Serena’s Review: “Divine Rivals”

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Book: “Divine Rivals” by Rebecca Ross

Publishing Info: Wednesday Books, April 2023

Where Did I Get this Book: Edelweiss+

Where Can You Get this Book: Amazon | IndieBound | WorldCat

Book Description: After centuries of sleep, the gods are warring again. But eighteen-year-old Iris Winnow just wants to hold her family together. Her mother is suffering from addiction and her brother is missing from the front lines. Her best bet is to win the columnist promotion at the Oath Gazette.

To combat her worries, Iris writes letters to her brother and slips them beneath her wardrobe door, where they vanish―into the hands of Roman Kitt, her cold and handsome rival at the paper. When he anonymously writes Iris back, the two of them forge a connection that will follow Iris all the way to the front lines of battle: for her brother, the fate of mankind, and love.

Review: I really enjoyed Ross’s “Elements of Cadence” duology. It was lyrical, full of adventure, and centered a lovely romance at its heart. So it was a no brainer to place a request for her next novel when I saw it was due to arrive this spring. And while I don’t think this first book necessarily reaches the highs of that previous series, I did enjoy it a lot and I have high hopes for the next book in the series!

Several months ago, Iris’s life fell apart. Her brother felt compelled to join in a god’s war hundreds of miles away. Her mother fell into depression and alcoholism. And Iris was forced to drop out of school to support her family. Now, she works towards one goal: becoming a reporter for one of the most prestigious newspapers in the city. But she’s not the only one pursuing the position. Unknowing to her, her rival, a young man who is unfortunately as skilled a writer as he is frustrating, also happens to be the mysterious pen pal she found only by chance. But as the war becomes more and more real for Iris, she begins to realize that the world is much greater than she ever imagined, and her pan pal may be the only one who really understands her.

There was a lot to like about this book, but I think the book summary really buries the lead on the true strengths of this book. Yes, it starts out as a fairly standard work rivalry story alongside a sweet pen pal subplot. But about a quarter of the way in, things quickly shift and Iris travels to the front lines of the war. Here, the story really comes alive as it explores the experience of trench warfare and the experiences of those whose lives have been upended while living through a war that is taking place right outside their own front door. I really loved all that Ross had to offer in this part of the book.

This was all obviously a parallel to WWI, with similar tactics used, like trenches and the terrible use of vicous gases. But, of course, this is a fantasy novel, so the constant terror and threat of air raids were replaced by fantastical creatures that could target any town at any moment. I can honestly say that I can’t remember reading a fantasy novel that read anything like this one, and that was incredibly refreshing.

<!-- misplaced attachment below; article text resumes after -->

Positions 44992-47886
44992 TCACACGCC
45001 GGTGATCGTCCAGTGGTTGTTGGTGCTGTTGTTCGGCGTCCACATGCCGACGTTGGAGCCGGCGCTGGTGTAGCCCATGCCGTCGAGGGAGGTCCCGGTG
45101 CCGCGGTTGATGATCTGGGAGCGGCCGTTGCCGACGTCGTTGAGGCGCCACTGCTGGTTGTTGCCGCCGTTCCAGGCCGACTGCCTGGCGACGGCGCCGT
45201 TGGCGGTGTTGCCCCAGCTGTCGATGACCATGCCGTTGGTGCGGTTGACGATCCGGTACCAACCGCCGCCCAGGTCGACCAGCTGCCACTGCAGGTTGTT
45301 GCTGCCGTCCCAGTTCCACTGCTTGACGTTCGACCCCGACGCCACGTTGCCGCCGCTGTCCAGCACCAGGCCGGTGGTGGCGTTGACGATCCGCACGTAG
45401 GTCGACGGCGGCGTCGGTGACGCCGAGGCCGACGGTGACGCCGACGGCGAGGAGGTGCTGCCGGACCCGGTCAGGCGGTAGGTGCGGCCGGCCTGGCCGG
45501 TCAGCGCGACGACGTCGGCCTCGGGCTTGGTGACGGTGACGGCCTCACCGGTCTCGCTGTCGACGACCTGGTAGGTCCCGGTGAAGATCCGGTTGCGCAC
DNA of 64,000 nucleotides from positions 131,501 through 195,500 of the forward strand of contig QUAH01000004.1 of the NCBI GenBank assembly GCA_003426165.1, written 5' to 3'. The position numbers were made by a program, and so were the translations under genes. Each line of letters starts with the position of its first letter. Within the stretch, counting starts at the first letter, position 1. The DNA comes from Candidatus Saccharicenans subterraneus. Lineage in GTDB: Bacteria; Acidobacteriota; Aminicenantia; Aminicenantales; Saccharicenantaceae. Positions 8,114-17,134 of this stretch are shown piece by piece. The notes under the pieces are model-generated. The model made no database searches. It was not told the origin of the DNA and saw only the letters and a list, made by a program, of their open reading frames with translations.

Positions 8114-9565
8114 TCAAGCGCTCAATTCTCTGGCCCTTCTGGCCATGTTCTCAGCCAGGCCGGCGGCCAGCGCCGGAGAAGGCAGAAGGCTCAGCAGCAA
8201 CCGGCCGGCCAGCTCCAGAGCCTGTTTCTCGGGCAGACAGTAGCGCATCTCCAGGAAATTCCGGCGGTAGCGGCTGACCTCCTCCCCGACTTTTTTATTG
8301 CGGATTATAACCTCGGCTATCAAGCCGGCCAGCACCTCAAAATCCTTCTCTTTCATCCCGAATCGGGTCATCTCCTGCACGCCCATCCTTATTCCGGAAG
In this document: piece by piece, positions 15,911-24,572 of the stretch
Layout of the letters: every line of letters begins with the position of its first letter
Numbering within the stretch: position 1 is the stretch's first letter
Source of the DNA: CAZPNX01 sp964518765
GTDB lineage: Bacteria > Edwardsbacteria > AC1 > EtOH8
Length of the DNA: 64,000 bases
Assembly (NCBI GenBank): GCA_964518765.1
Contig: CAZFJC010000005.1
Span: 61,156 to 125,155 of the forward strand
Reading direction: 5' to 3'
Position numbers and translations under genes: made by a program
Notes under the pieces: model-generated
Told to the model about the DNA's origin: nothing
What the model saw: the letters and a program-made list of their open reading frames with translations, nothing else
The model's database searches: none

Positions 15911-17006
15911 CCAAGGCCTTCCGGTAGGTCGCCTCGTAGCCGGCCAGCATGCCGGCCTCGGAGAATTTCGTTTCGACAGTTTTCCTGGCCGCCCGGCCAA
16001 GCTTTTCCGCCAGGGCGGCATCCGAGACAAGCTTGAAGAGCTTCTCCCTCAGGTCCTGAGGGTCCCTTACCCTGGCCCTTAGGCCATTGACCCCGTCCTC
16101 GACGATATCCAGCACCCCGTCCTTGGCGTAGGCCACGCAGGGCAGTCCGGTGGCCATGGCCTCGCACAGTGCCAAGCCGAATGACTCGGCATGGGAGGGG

I also really liked Iris as a character. She was brave, but not foolish. Compassionate but also struggling with her conflicting emotions about a war that stole her brother away from her family. I also liked Roman Kitt, and, for the most part, the romance between the two. I think the title of this book does mislead a bit as far as the romance goes, however. The “rivalry” between these two barely warrants the term. Not only do we see very little of it, but it is quickly shunted to the side in favor of a completely cordial friendship building quickly towards romance. Indeed, an entire romantic arch from start to finish takes place within a fairly short period of the middle and end of the book. While I liked the love story, I kind of wish that it had been drawn out between this first book and the one to come. As it was, the romance just barely sidestepped becoming an instalove situation. It’s spared from this category only by the fact that, while quickly established, it does spend a good deal of time building up this relationship.

I also liked the idea of the feuding gods in this story, and the fact that the humans caught up in the war don’t have a full understanding of the history between these characters. But that also gets to my main issue with this book: in many ways it feels like an extended prequel. A very interesting and romantic prequel, but still. It was only towards the last quarter of the book that it really felt like the story got started. I still enjoyed my read overall, but I think the pacing was questionable, and perhaps, depending on how the next book goes, there might have been some better decisions to make with how this story was broken up. The one thing I can say for sure, the fact that the story really picks up towards the end of the book really leaves the reader primed for the second book. Despite a few quibbles here and there, I’ll definitely be right there in line to read the second one as soon as it’s available!

Rating 8: Lyrical and atmospheric, this book uses the fantastical to illustrate the horrors of war and the bravery of those who risk it all to save those they love.

Reader’s Advisory:

“Divine Rivals” can be found on these Goodreads lists: Working Women in Fantasy and Female fantasy authors – Children’s, YA and adult.

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